Virtual Environmental and Humanitarian Adviser Tool – (VEHA Tool) is a tool
to easily integrate environmental considerations in humanitarian response. Field Implementation guidances are useful for the design and execution of humanitarian activities in the field.
Procurement of food can save lives. However, interventions that focus on realizing short-term benefits and neglect consideration of the environment can jeopardize long-term food security and livelihoods. This reduces societal resilience and undermines recovery opportunities.
Food production depends on environmental issues such as hydrology and climate. Reduced precipitation, changes in climate, or extreme weather events may impact crop production and cause displacement. For example, dust storms damage or bury seedlings, cause soil loss (especially topsoil), and damage irrigation canals, reducing agricultural productivity, increasing soil erosion, and accelerating land degradation/desertification.
Human activity also affects food productivity and availability. For example, extractive activities such as mining and wood logging may contaminate air, water, or soils, affecting the food chain or ecosystems. Industrial contamination of water and soils will also affect the production and nutritional value of foods. These environmental factors may make it necessary to procure food rations that cannot be produced locally.
Food assistance may also be used to help people avoid the need to adopt negative coping mechanisms such as the sale of productive assets, over-exploitation or destruction of natural resources, or the accumulation of debt.
Women, disabled persons, and indigenous peoples should be specifically targeted by food procurement in order to diminish existing inequalities and promote economic and social inclusion. This also limits the use of environmentally damaging coping strategies.
Loss of biodiversity and ecosystems
Natural Resource depletion
Production of solid and organic waste.
Soil and water pollution from food waste and food rations’ packing.
Air pollution from transportation of food rations.
Possible disease spread from disease vector breeding on organic and solid waste.
Damage to ecosystems, biodiversity, and natural resources from food production.
Food production is a big source of greenhouse gas emissions (both through production and waste) and may contribute to natural resource depletion (e.g. through soil degradation, depending on the product and means of production). Some foodstuffs (such as meat) are more resource-intense and may cause deforestation. Air pollution and additional greenhouse gas emissions are caused when items are transported from far away rather than being produced locally. Long-distance transportation has a higher risk of inappropriate food storage which may increase food waste.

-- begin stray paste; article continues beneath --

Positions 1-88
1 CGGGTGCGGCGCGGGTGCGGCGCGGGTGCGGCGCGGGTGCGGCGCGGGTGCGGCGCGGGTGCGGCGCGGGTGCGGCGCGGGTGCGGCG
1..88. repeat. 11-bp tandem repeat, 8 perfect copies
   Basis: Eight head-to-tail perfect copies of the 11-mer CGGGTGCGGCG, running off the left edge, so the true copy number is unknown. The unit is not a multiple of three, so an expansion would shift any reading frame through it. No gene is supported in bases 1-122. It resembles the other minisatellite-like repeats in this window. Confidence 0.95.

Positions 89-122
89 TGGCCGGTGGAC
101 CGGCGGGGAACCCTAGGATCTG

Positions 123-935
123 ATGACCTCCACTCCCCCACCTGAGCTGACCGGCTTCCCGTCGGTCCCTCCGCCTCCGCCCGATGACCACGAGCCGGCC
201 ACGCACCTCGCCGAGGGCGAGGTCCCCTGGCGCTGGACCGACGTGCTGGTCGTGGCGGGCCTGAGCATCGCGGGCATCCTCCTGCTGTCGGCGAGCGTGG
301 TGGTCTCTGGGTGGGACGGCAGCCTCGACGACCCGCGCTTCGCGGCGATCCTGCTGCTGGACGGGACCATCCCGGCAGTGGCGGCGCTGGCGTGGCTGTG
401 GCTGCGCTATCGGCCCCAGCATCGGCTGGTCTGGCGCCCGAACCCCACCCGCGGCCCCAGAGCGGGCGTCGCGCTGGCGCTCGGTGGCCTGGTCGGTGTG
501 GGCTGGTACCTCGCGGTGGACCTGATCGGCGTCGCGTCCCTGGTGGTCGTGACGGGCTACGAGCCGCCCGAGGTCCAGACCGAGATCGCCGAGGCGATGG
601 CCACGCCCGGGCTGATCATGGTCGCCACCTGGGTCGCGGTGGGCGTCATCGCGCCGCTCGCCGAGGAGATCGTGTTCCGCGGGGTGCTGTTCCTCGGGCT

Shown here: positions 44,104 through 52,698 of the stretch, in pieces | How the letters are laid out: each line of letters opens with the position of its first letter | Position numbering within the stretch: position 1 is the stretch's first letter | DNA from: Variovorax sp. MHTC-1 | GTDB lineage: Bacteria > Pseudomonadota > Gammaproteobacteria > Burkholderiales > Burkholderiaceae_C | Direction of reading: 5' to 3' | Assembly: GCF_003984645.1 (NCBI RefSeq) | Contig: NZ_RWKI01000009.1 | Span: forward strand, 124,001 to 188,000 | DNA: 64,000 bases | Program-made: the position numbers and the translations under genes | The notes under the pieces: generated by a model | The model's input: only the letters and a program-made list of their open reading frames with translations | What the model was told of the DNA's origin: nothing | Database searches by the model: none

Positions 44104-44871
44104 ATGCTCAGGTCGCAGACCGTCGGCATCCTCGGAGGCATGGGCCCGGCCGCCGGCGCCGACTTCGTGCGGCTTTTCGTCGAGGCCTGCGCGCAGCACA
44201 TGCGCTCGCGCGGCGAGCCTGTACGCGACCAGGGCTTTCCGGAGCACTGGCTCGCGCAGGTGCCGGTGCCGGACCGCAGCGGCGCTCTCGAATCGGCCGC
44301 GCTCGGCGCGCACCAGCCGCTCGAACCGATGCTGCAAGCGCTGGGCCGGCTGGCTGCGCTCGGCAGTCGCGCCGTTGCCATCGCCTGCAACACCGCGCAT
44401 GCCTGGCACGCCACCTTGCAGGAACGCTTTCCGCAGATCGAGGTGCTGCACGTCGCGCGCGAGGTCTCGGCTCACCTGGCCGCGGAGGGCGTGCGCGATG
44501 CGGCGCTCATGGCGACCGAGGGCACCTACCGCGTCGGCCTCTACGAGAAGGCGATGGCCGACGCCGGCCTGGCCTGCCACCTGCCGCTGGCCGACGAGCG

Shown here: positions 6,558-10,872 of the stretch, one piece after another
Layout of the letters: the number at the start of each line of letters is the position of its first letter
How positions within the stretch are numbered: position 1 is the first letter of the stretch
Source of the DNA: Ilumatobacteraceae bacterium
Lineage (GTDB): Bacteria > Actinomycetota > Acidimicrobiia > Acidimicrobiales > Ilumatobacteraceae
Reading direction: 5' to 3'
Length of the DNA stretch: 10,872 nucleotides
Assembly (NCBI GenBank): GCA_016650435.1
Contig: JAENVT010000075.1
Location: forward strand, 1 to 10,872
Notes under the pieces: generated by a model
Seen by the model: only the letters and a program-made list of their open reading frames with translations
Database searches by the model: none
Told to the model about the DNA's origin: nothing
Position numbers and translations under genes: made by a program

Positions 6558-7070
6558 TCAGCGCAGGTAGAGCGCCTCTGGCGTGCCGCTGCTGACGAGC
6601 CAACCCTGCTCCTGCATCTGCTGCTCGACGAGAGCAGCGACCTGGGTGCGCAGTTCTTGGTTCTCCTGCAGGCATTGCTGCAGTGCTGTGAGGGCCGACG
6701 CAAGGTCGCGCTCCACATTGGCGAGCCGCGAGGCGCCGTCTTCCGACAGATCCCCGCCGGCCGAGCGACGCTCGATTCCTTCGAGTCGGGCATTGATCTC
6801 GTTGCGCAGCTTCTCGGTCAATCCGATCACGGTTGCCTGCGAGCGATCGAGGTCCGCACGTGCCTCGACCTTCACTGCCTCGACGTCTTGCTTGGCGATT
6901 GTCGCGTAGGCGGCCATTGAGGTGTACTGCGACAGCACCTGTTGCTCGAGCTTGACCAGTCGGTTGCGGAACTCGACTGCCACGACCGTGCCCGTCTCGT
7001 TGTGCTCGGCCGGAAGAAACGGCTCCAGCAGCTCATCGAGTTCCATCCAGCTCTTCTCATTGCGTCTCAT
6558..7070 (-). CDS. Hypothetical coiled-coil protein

Favour foods with a low carbon footprint and with shorter supply chains. Negotiate contracts with suppliers to minimise packaging and ensure that all packaging can be recycled through locally-available systems.
Prioritize suppliers/producers who engage in environmentally sustainable and ethical practices (e.g. not contributing to significant conversion or degradation of natural or critical habitats)
Whilst ensuring food provided is acceptable to affected populations, look for lower options that have a lower environmental footprint, such as vegetables or white meat.
Complete a fuel assessment to inform food selection. Consider food processing, its impact, and how to mitigate it based on the food selection process.
Procure food locally when it can be provided sustainably, to good quality, appropriate nutritional content, and is acceptable to local people. Support to groups such as small-scale farmers should not be made at the expense of the food insecure)
Potential food procurement criteria for food rations can favour, for example:}Low-impact production methods with reduced carbon inputs and greenhouse gas emissions;}organic production;}agro-ecology and practices that promote biodiversity; and}enhanced animal welfare.
The UNHRD Lab is working on an initiative called “give packaging a second chance,” which seeks to find ways to repurpose items that are shipped in their operations. To date, the initiative includes investigating how to turn PP bags into backpacks and reusing packaging from family tents and kitchen sets to create cradles for children and solar cookers.
Examples from refugee camps in which polywoven bags were repurposed to grow plants.
Percentage of food items procured locally (adhering to sustainability and quality criteria)
Prevention of environmental damage
Mitigation of environmental damage
Costs may vary. Time required to conduct a comprehensive food assessment.